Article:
Another difference in cultures not to be avoided is linguistic in origin. The predominate language system used by African Americans has been a dialect known as Ebonics. As all intelligence and achievement tests are written in Standard English, this puts children brought up in homes where Ebonics is spoken at an automatic disadvantage. They are less familiar with the speech patterns of Standard English and would thereby score less effectively on verbal test questions. ‍For this reason‍ non-verbal sections have been added to the battery of intelligence tests (Davis 330).

In order to better measure intelligence, the International Test Commission set up guidelines regarding researching test materials to discover any cultural bias (Larros 2). The four aspects types of validity which deem a test question valid are: Content validity, Construct validity, Predictive validity, Consequential validity. Of the four, the focus of cultural bias is content validity (Schellenberg 7). In order for a question to be thrown out, it must not only be missed more by one cultural group. “The group’s performance on the item must be either better or worse than the group’s performance on the test as whole” (Schellenberg 8). In the mid 90’s, performance assessment began to be used to better measure student knowledge; however, this effort gave disappointing results. Because it required human judgment, it is expensive and also too subjective in grading (Schellenberg 13).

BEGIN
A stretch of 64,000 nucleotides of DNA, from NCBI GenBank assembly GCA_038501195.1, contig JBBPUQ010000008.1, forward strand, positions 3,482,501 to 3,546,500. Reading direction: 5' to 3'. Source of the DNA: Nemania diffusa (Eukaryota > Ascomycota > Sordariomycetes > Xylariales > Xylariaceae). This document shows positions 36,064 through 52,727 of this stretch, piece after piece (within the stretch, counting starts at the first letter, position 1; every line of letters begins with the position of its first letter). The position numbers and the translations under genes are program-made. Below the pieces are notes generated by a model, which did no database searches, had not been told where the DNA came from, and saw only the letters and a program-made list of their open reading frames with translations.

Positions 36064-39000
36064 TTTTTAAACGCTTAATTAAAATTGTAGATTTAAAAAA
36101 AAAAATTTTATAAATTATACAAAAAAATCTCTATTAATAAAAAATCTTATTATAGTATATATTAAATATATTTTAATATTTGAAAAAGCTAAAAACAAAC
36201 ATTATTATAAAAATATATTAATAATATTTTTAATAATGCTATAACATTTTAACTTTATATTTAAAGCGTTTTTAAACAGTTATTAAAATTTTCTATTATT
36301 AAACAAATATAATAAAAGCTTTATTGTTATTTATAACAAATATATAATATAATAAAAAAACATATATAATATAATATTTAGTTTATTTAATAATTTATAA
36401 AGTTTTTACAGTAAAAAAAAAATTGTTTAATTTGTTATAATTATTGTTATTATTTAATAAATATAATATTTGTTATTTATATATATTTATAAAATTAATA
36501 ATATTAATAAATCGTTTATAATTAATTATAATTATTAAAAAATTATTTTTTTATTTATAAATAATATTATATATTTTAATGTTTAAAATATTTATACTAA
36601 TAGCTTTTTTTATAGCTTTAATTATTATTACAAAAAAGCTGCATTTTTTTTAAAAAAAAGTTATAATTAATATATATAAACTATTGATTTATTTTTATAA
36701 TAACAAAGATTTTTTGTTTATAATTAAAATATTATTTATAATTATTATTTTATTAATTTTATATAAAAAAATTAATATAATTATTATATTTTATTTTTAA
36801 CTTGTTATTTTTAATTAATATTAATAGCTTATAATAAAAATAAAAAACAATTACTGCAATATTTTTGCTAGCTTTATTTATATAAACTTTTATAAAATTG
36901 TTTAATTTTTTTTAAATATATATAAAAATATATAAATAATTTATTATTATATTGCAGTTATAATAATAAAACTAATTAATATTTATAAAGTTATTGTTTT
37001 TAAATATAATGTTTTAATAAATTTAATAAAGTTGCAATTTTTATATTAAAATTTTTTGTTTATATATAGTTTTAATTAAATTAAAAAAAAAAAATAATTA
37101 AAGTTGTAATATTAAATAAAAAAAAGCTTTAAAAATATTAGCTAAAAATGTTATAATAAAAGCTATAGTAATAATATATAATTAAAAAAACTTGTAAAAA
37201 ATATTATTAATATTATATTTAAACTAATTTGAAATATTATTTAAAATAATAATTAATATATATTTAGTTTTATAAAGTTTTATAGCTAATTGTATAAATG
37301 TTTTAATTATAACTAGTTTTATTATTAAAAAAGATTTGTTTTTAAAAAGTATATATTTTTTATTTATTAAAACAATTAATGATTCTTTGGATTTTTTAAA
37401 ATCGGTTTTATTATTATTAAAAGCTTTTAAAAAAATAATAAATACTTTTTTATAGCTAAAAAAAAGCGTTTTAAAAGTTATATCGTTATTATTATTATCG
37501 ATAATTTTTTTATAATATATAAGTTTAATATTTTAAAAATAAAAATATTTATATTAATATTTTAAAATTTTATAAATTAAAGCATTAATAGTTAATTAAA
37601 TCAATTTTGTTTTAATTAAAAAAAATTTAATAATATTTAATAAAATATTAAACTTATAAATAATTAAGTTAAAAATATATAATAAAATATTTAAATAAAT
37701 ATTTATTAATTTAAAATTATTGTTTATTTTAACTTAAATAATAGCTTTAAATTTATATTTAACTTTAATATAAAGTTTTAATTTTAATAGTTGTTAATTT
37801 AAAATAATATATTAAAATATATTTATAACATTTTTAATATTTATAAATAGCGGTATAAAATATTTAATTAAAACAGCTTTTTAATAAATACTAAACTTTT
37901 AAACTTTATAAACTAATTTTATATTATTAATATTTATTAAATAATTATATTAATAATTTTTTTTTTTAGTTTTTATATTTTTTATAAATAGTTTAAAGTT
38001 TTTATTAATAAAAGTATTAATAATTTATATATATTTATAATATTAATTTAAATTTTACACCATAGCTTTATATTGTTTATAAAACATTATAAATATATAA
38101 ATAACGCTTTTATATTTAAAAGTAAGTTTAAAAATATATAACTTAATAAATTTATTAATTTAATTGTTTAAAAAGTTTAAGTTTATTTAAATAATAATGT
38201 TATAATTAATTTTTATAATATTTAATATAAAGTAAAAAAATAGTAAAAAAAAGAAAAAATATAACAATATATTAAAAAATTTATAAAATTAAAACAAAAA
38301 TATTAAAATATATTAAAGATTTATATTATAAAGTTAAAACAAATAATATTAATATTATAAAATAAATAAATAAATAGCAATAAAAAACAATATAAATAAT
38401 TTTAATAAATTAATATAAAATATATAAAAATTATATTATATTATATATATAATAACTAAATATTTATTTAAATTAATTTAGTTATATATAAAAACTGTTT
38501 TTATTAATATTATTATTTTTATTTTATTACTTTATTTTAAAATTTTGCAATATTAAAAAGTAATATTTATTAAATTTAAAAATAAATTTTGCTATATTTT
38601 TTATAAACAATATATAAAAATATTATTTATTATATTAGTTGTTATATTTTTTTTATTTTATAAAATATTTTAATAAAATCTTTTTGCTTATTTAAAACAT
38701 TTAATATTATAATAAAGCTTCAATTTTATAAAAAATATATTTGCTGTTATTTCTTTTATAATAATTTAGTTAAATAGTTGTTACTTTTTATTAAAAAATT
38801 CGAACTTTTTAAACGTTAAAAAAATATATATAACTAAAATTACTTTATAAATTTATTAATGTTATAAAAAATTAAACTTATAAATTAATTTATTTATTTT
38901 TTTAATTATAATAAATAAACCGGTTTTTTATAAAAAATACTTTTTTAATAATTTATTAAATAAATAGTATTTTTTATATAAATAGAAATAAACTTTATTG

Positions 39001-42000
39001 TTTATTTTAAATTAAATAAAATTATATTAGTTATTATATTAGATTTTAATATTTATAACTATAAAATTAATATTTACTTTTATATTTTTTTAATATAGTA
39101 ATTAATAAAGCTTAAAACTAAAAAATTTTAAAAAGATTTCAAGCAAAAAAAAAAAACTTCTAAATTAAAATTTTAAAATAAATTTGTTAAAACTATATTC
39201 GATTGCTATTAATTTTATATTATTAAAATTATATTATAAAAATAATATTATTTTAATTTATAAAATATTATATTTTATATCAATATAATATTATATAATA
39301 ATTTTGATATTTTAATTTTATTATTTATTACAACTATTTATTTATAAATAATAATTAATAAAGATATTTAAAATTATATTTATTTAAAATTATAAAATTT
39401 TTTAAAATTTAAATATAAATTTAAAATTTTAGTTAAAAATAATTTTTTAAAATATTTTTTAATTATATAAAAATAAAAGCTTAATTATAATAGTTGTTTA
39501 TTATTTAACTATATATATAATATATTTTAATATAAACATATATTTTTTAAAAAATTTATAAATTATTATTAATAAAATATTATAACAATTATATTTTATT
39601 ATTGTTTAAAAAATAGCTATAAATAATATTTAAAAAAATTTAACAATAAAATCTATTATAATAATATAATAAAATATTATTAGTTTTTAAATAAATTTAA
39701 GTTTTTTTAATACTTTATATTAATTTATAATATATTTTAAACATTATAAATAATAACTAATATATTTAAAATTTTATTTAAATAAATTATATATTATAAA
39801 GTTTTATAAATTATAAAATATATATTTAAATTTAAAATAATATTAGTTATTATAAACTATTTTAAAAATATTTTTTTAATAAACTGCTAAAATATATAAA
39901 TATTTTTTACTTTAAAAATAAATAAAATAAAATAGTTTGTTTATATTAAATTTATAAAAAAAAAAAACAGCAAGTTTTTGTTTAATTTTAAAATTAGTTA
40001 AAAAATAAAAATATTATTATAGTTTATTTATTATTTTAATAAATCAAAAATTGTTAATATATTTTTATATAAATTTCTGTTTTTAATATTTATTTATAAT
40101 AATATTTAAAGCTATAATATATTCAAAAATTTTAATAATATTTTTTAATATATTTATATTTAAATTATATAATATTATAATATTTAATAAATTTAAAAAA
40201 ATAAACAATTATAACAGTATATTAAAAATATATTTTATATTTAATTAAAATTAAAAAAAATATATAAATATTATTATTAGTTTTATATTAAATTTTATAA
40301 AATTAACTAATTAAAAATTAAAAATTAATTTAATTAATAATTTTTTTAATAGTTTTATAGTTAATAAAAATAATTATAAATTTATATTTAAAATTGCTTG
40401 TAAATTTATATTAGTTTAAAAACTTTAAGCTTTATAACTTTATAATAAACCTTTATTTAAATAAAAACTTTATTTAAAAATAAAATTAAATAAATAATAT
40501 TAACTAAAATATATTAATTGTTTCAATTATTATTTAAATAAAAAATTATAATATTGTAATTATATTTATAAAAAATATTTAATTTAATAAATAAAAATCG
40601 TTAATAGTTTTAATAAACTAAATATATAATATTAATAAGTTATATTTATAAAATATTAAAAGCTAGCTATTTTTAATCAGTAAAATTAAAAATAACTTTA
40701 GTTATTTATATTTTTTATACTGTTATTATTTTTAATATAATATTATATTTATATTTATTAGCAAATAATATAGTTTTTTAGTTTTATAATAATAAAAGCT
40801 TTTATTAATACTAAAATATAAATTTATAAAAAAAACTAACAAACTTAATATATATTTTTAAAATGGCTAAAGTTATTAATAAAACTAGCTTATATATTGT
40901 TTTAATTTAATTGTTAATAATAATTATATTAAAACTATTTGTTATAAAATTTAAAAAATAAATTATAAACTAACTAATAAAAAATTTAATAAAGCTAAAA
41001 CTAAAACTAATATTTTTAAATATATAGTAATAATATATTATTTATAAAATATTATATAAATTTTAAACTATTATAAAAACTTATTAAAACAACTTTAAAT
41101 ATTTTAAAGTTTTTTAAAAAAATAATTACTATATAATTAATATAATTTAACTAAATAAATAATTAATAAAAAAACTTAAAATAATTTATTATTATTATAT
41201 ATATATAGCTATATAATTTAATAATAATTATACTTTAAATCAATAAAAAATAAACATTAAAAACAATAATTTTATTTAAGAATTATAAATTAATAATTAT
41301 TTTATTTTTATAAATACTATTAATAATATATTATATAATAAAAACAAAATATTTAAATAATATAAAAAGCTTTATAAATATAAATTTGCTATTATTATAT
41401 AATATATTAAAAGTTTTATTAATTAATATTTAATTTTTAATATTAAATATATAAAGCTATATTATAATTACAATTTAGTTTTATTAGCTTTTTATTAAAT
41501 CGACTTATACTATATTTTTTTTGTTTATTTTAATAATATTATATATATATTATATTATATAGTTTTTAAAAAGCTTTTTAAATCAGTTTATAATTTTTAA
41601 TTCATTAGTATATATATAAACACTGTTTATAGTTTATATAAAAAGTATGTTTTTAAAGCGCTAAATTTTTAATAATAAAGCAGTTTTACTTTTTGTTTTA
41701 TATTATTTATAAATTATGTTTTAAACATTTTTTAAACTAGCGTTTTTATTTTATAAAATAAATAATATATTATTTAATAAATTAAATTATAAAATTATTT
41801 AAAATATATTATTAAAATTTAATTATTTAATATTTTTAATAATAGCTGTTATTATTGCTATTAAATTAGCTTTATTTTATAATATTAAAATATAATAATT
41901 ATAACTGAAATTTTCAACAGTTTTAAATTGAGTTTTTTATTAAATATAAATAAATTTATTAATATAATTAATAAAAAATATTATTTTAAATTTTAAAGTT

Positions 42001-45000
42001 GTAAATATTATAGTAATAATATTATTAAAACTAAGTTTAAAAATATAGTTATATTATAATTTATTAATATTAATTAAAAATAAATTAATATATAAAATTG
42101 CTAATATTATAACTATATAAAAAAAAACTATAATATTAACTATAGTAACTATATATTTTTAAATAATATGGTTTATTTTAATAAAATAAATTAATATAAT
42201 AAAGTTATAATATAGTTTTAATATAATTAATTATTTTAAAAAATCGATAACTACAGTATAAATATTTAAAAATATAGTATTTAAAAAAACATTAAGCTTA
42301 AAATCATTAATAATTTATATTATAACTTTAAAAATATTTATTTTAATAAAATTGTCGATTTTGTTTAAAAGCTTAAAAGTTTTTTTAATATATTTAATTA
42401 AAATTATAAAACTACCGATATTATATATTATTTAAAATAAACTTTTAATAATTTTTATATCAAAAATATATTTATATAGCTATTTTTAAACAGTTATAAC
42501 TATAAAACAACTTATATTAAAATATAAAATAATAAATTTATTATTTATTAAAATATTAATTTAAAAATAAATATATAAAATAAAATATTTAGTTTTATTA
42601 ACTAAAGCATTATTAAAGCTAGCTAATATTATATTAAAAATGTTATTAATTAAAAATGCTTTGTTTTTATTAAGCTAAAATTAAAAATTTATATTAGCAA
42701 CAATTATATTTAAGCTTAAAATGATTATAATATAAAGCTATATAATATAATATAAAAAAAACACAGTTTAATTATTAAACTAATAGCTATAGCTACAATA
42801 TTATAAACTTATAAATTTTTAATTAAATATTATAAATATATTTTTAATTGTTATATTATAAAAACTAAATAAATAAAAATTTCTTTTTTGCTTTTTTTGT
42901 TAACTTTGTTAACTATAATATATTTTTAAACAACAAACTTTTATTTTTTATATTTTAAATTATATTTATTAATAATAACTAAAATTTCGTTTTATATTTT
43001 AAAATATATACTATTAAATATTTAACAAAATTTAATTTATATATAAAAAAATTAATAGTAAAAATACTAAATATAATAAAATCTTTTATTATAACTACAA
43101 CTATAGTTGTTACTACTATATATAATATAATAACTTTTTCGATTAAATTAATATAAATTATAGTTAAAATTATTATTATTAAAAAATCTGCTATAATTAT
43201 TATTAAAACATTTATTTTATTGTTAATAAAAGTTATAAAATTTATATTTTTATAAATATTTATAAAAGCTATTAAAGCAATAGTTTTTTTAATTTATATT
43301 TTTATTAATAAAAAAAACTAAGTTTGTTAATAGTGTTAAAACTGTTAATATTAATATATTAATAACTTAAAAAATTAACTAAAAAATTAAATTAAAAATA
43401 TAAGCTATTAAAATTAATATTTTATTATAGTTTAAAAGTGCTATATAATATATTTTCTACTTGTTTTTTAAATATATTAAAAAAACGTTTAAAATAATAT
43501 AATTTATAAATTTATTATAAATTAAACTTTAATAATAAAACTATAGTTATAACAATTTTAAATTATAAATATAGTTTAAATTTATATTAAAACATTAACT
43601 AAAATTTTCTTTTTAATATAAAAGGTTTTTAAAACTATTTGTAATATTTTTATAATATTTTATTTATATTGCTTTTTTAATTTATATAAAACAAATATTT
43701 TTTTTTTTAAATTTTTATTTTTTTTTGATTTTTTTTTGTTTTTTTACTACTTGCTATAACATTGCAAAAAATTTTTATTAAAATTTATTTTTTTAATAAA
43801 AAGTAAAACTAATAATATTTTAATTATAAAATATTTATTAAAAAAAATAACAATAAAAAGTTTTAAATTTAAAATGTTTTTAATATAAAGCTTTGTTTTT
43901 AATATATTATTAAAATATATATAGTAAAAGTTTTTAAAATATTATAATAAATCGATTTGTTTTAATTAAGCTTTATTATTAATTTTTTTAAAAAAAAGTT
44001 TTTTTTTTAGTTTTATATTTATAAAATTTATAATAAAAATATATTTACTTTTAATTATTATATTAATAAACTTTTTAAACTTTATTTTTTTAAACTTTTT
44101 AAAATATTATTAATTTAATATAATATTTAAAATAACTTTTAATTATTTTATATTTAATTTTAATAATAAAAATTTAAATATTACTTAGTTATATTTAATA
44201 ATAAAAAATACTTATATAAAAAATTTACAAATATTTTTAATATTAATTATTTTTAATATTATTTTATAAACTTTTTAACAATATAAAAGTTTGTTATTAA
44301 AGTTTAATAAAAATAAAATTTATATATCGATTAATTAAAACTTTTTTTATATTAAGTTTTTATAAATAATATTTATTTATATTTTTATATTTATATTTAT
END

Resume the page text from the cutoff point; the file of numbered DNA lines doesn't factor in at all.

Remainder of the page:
Test bias is one of the many factors that leads to the achievement gap that many African Americans experience. In addition, teacher choice for gifted programs impacts students, as well socio-economic status. While test bias went unnoticed for many years, testing companies have been making efforts to eliminate questions that are culturally biased. While this is the case, adding other components besides IQ tests to qualifying for giftedness is surely recommended.

‍Davis, Gary A. Education of the Gifted and Talented 6th Edition. Pearson, New Jersey. 2011.
Farr, J. P. “Race and IQ, Heredity and Oppression.” The African Magazin e. February 1995.
Hilliard, Asa G. III. Alternatives to IQ Testing…” San Francisco State University. June 30, 1976.
Laros, Jacob. “Cultural bias in a nonverbal intelligence test…” University of Brazil. March 2004.
Schellenberg, Stephen. “Test Bias or Cultural Bias….” Symposium: “The Achievement Gap…” April 2004.